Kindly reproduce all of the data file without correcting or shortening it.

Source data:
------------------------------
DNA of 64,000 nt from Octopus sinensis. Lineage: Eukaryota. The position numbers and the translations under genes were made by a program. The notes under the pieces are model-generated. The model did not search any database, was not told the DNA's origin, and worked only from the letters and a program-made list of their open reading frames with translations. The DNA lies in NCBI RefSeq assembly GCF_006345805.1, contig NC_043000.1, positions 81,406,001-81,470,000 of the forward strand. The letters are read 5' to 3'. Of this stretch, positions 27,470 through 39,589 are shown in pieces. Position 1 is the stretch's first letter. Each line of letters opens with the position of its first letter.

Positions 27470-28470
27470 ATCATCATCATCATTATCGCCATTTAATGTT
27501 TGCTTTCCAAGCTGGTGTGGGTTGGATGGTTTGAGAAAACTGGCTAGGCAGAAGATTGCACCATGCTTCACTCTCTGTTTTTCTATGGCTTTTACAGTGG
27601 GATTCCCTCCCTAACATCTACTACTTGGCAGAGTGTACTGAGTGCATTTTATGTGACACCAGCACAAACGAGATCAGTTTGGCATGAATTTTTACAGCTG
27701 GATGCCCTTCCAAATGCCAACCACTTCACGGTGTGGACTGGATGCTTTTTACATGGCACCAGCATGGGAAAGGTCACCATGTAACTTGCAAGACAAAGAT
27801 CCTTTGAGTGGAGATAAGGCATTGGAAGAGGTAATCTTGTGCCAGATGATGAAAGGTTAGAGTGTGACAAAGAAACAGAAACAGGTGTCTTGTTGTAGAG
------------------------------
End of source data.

DNA of 64,000 nt from Octopus sinensis. Lineage: Eukaryota. The position numbers and the translations under genes were made by a program. The notes under the pieces are model-generated. The model did not search any database, was not told the DNA's origin, and worked only from the letters and a program-made list of their open reading frames with translations. The DNA lies in NCBI RefSeq assembly GCF_006345805.1, contig NC_043000.1, positions 81,406,001-81,470,000 of the forward strand. The letters are read 5' to 3'. Of this stretch, positions 27,470 through 39,589 are shown in pieces. Position 1 is the stretch's first letter. Each line of letters opens with the position of its first letter.

Positions 27470-28470
27470 ATCATCATCATCATTATCGCCATTTAATGTT
27501 TGCTTTCCAAGCTGGTGTGGGTTGGATGGTTTGAGAAAACTGGCTAGGCAGAAGATTGCACCATGCTTCACTCTCTGTTTTTCTATGGCTTTTACAGTGG
27601 GATTCCCTCCCTAACATCTACTACTTGGCAGAGTGTACTGAGTGCATTTTATGTGACACCAGCACAAACGAGATCAGTTTGGCATGAATTTTTACAGCTG
27701 GATGCCCTTCCAAATGCCAACCACTTCACGGTGTGGACTGGATGCTTTTTACATGGCACCAGCATGGGAAAGGTCACCATGTAACTTGCAAGACAAAGAT
27801 CCTTTGAGTGGAGATAAGGCATTGGAAGAGGTAATCTTGTGCCAGATGATGAAAGGTTAGAGTGTGACAAAGAAACAGAAACAGGTGTCTTGTTGTAGAG